AMC’s Preacher
Season 1, Episode 4: “Monster Swamp”
Directed by Craig Zisk
Written by Sara Goodman

* For a review of the previous episode, “The Possibilities” – click here
* For a review of the next episode “South Will Rise Again” – click here
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We open on a young woman running from something or someone unseen. There are other women. Then there are gunshots, headshots, men with strange suits, all in a foggy forest, swamp-like area. One of them is Clive, from the whorehouse when Tulip (Ruth Negga) cleaned everybody out. They’re only playing paintball. Until one of the women falls into a hole in the ground, a deep, dark one.
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Skip back to when Jesse (Dominic Cooper) was only a young boy. His father preached in Annville. Now, in the present, Jesse Custer tries to do his best in the same position. Then there’s Cassidy (Joseph Gilgun) who’s got his own questions about the two men, Fiore (Tom Brooke) and DeBlanc (Anatol Yusef), that keep coming for the preacher. Side note: I love the getup Cassidy puts on to go out in the sun, it’s amazing and hilarious. Also, Cassidy is trying to warn Custer of what’s to come re: his new found powers, but the holy man just won’t listen.
Over with Sheriff Hugo Root (W. Earl Brown), a body’s being hauled out of the mud; the girl from earlier. Odin Quincannon (Jackie Earle Haley) is there having his say, and it becomes more clear by the episode who runs their little town.
Meanwhile, Emily (Lucy Griffiths) dealing with Jesse and his renewed sense of enthusiasm. She suspects deviousness, though he plays dumb. She heard things about Jesse and the bus driver, all that.


We get more looks at Jesse as a boy, his father whipping him in front of the other kids after catching him smoking – a habit that wasn’t whipped out of him. He’s still on the pack.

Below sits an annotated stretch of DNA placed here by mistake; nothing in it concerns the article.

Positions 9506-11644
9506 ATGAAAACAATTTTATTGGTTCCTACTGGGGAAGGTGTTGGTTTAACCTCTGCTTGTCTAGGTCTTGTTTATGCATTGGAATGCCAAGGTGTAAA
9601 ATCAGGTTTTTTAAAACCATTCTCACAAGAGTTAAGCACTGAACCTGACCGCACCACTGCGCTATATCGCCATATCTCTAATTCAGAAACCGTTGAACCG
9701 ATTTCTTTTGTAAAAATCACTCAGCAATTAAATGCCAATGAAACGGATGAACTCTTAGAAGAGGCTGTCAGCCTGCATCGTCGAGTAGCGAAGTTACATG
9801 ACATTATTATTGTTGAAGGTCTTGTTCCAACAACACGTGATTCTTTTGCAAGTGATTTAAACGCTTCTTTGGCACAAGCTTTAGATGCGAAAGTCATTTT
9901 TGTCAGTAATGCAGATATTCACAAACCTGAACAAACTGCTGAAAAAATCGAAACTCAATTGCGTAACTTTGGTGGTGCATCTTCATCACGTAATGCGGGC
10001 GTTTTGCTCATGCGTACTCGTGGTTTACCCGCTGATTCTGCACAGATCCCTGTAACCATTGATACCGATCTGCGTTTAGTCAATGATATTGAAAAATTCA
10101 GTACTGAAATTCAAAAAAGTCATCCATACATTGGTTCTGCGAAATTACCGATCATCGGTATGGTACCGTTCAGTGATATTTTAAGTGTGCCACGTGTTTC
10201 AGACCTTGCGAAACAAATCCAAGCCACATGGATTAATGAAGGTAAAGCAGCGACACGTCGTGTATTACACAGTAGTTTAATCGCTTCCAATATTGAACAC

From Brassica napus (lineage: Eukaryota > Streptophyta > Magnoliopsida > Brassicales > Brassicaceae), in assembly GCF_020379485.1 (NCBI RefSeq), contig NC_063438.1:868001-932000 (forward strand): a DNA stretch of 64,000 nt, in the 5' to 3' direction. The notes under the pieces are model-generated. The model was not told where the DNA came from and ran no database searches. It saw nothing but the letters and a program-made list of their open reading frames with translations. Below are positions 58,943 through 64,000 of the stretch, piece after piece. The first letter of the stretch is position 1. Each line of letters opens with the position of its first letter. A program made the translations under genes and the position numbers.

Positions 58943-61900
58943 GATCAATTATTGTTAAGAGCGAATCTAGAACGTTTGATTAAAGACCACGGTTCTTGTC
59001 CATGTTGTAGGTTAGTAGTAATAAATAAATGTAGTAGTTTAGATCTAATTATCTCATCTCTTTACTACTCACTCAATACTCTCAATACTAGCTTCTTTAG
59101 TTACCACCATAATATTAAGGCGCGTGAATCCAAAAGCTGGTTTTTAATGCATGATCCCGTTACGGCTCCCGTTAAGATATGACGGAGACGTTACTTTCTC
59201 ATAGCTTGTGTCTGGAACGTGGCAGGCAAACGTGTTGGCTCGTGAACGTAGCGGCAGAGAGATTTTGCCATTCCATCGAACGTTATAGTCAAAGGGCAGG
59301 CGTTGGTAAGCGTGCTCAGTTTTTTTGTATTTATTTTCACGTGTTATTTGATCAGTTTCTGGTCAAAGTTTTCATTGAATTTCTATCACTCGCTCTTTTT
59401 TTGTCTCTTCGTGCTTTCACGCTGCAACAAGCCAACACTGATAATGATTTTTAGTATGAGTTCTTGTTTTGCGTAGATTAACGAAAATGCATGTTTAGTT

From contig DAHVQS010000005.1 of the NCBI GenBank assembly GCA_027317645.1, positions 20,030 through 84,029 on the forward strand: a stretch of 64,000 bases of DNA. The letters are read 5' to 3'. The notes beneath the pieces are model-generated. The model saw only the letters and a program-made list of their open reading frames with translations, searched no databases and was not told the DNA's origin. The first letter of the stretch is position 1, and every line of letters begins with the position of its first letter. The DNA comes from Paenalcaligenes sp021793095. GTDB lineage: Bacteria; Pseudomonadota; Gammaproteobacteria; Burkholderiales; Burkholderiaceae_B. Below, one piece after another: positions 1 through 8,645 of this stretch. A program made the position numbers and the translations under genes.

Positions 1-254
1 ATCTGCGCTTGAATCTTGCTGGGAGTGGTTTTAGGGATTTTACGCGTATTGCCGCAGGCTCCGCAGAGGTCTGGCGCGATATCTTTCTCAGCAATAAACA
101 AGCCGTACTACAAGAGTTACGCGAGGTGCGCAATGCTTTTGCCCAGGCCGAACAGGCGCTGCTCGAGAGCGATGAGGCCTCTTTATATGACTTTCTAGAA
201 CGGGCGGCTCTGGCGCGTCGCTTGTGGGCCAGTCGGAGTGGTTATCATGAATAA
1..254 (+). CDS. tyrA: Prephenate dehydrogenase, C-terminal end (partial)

Cassidy is still scheming with Fiore and DeBlanc. They tell him about being from heaven, sort of like angels as he assumes. We discover the song DeBlanch sang a couple episodes ago to lure out the thing in Jesse is that entity’s favourite song; dig it. Better than all that, Cassidy gets a bit of cash out of them to buy some drugs. Y’know, because Jesse apparently has a thing for “controlled substances” and that’s a perfect opportunity for the old vampire to get his buzz on. Imagine being an ancient bloodsucking creature with nothing to do but waste time. Why not get wasted?
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Quincannon meets with Mayor Miles Person (Ricky Mabe), and he doesn’t look too pleased with some of the Mayor’s latest meetings. We begin to figure out with every new scene featuring Quincannon how he’s a disaffected, scary sort of man. He doesn’t show much emotion, which is scarier than someone that freaks out. He merely takes a piss right in Miles’ briefcase. “Plain as pie,” like the man says himself.
At the motel, the heaven-sent henchmen wait to either hear from Cassidy, or hear from someone on the other end of their strange telephone.
People are remembering the dead woman at the whorehouse. Only Tulip doesn’t have time for any for Clive and the other men, nor the women for running around in underwear being hunted down by men with paintball guns. Furthermore, we get a bit of history: Tulip’s mama was a prostitute there, reason why she and Mosie (Frances Lee McCain) – the owner – are so close. But the anger in her comes out. She walks into one of the girls rooms, thinking she’s swinging a bat at Clive, and whacks the guy right out the window.